Strasbourg, September 15, 2008 – Polyplus-transfection® SA, a company specialized in the research, development and marketing of innovative reagents for transfection and RNA interference (RNAi), announces today that it has developed a new class of cationic oligonucleotides. These are called “ZNA™” and have a promising potential in molecular biology. Polyplus owns the intellectual property.
Polyplus-transfection has recently established proof of concept showing that ZNA™ used as detection probes improve PCR technology performance. In particular, ZNA™ increase the sensitivity of tests and the ability to detect mutations. As well as presenting a similar efficacy to the best modified oligonucleotides on the market, ZNA™ possess major advantages compared to competing products. They are easy to design and will cost less to produce.
ZNA™ offer an increased affinity for nucleic acids without losing selectivity and therefore will improve the performance of other molecular hybridisation techniques such as in situ hybridisation and microarrays. They could also be used for in vitro detection of micro-RNAs, a new class of intracellular effectors. This means that ZNA™ are likely to become powerful and reliable tools in research and diagnostics.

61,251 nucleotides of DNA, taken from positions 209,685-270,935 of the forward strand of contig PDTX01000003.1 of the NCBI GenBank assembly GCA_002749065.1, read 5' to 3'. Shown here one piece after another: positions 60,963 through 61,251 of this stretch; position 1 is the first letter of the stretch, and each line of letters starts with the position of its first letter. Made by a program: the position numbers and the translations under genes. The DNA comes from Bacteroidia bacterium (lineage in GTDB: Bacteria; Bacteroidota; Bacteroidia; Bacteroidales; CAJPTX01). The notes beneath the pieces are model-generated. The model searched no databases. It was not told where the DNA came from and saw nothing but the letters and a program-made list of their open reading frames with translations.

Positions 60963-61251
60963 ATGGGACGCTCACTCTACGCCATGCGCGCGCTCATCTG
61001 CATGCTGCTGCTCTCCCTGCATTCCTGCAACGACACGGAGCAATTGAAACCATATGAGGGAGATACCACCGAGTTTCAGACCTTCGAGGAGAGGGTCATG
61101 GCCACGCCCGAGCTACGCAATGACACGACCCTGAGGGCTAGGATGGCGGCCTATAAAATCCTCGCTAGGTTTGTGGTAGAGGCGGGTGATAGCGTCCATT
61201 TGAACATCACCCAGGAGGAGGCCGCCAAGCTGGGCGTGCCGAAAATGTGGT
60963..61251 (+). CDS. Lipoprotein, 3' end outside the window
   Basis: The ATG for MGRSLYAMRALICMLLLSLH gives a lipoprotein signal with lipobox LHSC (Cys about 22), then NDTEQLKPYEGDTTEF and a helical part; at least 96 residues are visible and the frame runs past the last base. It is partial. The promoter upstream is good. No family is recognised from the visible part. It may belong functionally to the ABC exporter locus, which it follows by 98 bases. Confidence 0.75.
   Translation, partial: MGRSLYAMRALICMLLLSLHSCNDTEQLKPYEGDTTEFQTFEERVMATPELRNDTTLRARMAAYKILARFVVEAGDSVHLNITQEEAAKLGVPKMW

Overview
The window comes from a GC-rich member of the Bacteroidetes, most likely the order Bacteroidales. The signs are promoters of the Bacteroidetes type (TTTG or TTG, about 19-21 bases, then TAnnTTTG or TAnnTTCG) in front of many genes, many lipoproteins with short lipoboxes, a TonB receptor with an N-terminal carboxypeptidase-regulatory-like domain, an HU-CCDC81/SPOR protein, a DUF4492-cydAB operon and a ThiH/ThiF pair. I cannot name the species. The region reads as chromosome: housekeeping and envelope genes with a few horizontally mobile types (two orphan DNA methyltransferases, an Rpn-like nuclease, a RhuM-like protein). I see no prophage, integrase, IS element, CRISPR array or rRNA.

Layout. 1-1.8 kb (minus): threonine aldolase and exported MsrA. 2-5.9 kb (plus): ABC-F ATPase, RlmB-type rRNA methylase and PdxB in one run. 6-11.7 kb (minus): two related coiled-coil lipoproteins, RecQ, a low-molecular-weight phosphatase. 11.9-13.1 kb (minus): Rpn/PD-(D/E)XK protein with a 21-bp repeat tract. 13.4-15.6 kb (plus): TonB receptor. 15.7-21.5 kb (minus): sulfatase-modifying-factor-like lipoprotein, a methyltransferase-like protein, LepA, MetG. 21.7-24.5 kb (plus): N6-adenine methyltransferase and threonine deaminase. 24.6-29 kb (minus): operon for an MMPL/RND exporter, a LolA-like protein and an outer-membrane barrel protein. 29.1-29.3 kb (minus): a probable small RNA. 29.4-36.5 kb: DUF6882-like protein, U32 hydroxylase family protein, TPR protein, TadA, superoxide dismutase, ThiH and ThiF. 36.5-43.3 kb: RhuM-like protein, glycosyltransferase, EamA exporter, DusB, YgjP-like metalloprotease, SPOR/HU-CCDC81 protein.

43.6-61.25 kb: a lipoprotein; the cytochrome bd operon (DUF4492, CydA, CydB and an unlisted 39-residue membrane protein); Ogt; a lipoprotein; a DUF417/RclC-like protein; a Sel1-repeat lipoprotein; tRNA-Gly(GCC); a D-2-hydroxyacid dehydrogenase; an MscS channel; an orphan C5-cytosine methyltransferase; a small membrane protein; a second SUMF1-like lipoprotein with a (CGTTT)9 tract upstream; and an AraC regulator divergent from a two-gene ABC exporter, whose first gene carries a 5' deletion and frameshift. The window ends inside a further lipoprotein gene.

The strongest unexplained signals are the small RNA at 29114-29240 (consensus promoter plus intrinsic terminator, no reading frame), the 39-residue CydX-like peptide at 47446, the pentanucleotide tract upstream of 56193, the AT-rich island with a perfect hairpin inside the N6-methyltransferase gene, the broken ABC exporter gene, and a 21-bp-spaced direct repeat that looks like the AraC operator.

“Polyplus is extending its activities from transfection reagents to molecular biology tools for research and diagnostics,” said Joëlle Bloch, CEO of Polyplus-transfection. “Our next step will be to market ZNA™ via a network of firms specialized in this field. We are also actively seeking partners to help us develop a range of applications for ZNA™.”
Polyplus-transfection will present its first results in a talk entitled “ZNA™: New High-Affinity Synthetic Oligonucleotides as Powerful Tools for PCR” at the international Advances in qPCR conference taking place in Stockholm Sweden, September 17-18 2008.
ZNA™ are oligocation-oligonucleotide conjugates which have an increased affinity for their complementary sequence without losing selectivity. This affinity increase is due to the oligocationic part which reduces the charge repulsion between the two strands of nucleic acid. Because of the non-directive nature of electrostatic interactions, this affinity gain is independent of the base sequence and is therefore predictable, thus making the design of ZNA™ extremely easy.
ZNA™ are made with a standard oligonucleotide synthesizer allowing fast, cost-effective production as well as the ability to add other modifications such as fluorescent markers.